First 67 rails report Jan. operating income down 37.3% from 1930 and 53.5% from 1929; strenuous management efforts to cut expenses were unable to keep pace with sharp declines in gross revenues, down 16.7% from 1930 and 24.8% from 1929. Southwestern rails ask ICC for permission to lower rates on transporting cars to meet truck competition.

Youngstown district steel production to decline 2% to 48% this week. Chicago producers advance prices on some finished products.

Some encouraging signs in copper statistical situation, but only after drastic production cuts. World consumption increased from 130,000 tons/month in first half 1930 to 146,000 in 3 months ended Jan. Production has fallen below consumption after curtailment agreement, though refined copper inventories remain high.

Fisher's wholesale commodity index unchanged at 75.8, after declining for 11 weeks in a row from 80.7 in Dec. 5 week.

Corn on farms Mar. 1 about 646.4M bushels, down 415M from 8-year average and lowest since 1901.

After losing battle for oil import restriction, Congressmen from oil producing states may ask Tariff Commission to recommend tariff on imported oil. Sinclair Oil petitions Oklahoma Corporation Commission for increase in allowed production at Okla. City fields of 50,000 barrels/day. Standard Oil of Calif. cuts gasoline prices by 2 cents/gallon for the second time in a week.

NYSE trading in Feb. was 64.2M shares, down 4.5M from 1930.

Average interest rate paid by all US mutual savings banks Jan. 1 was 4.59% vs. 4.56% prev. year; rate paid on $9.465B to 12.226M depositors.

A number of recently issued annual reports show companies have been buying back their own stock in the open market.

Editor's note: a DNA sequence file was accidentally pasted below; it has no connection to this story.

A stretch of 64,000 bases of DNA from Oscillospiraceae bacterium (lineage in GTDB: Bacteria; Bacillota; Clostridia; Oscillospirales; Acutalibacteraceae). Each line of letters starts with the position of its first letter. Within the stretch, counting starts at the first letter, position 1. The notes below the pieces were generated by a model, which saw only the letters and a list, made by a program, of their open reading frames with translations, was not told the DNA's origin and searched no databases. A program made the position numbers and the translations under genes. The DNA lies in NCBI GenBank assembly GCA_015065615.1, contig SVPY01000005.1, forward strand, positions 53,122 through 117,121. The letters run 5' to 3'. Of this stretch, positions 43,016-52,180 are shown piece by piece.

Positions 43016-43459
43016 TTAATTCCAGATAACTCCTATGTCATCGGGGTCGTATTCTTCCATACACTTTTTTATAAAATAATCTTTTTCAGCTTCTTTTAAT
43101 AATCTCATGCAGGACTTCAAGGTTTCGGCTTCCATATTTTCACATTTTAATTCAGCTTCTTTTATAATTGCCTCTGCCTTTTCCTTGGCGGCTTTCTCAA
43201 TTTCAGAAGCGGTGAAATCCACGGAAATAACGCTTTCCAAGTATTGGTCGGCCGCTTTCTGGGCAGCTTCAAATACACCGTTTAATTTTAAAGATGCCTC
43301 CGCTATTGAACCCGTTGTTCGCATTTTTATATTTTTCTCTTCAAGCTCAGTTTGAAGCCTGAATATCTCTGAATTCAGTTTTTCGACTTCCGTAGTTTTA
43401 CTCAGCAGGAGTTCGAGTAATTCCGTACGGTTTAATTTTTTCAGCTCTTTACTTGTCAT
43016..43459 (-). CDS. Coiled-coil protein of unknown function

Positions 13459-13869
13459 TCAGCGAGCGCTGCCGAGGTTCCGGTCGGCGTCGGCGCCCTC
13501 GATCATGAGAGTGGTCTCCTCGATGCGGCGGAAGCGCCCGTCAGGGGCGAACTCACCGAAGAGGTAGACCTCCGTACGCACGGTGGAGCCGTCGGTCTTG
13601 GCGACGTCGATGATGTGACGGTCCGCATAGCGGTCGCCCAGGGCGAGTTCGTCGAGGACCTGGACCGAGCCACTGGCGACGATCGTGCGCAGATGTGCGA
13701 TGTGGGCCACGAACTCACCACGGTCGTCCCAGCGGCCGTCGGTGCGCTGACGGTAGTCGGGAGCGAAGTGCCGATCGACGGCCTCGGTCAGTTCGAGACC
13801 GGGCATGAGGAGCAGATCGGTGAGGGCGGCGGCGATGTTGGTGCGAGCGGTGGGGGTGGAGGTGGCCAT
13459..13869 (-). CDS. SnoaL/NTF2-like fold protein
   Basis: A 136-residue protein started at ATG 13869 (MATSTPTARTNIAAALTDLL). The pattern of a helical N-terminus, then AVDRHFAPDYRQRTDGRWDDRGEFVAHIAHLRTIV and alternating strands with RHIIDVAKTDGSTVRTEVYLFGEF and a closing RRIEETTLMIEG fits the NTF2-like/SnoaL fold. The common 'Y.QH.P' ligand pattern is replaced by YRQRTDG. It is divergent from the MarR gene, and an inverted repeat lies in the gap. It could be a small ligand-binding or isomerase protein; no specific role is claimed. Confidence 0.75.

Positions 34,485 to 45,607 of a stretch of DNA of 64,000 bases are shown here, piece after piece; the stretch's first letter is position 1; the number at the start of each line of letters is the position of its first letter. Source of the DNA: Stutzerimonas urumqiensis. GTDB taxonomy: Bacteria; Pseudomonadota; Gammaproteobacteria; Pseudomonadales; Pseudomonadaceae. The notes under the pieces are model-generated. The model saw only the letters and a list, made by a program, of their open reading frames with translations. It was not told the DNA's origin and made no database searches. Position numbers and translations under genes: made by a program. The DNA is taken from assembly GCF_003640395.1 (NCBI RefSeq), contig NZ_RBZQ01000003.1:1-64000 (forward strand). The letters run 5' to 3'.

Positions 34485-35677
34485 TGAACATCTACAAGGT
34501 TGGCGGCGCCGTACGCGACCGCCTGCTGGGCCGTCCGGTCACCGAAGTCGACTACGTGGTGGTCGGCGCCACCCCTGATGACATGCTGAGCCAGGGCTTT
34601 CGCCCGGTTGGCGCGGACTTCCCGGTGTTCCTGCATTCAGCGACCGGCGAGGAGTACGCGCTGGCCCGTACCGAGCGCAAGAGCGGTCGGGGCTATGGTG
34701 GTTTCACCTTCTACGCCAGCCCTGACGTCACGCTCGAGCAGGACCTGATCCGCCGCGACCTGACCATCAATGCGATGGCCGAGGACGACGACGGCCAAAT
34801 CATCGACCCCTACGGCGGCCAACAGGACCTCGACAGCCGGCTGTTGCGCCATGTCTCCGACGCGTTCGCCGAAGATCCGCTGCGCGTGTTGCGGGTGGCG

India increases duty on imports of silver; seen as “further perplexing factor in a situation already complicated.”

All diamond mines around Johannesburg, excluding De Beers, to cut back drastically due to unprofitable operations.

NY Central Jan. operating earnings $1.9M vs. $5.6M in 1930.

International Harvester to ease credit terms to farmers on tractors and machinery; competitors likely to follow suit. Conservative brokers warn against farm machinery makers.

Companies reporting decent earnings: Niagara Hudson Power, NY Telephone, Penick & Ford (corn products), Beech-Nut Packing, Waldorf System (restaurants).


Paging Danger - If not the worst play on Broadway in years, at least the worst one involving a Russian princess.

A Woman Denied - "A febrile play built around a tawdry story of an Italian painter in the clutches of a wicked Parisian model ... The air is stuffy with cries of 'that woman!' and 'you gutter rat!' ... story comes to a welcome end as Barbara is murdered by a simple peasant boy whose motives for this deed are not entirely clear to a puzzled audience."


Lady - I left my money at home, but you will have to trust me, for I am one of the director's wives. Conductor - Lady, I couldn't trust you if you was the director's only wife.

"Father - You like my daughter? Suitor - Like her? I would spring off the top of the cathedral for her, die for her, slave to please her, go through fire to save her pain - Father - ... I can't consent to the marriage - I am a pretty good liar, and one in the family is enough."

1 comment:

  1. Thanks for continuing this work! I would love to read your thoughts on whether you think this still rhymes w/today, or if we are closer to 1932 vis a vis 2010?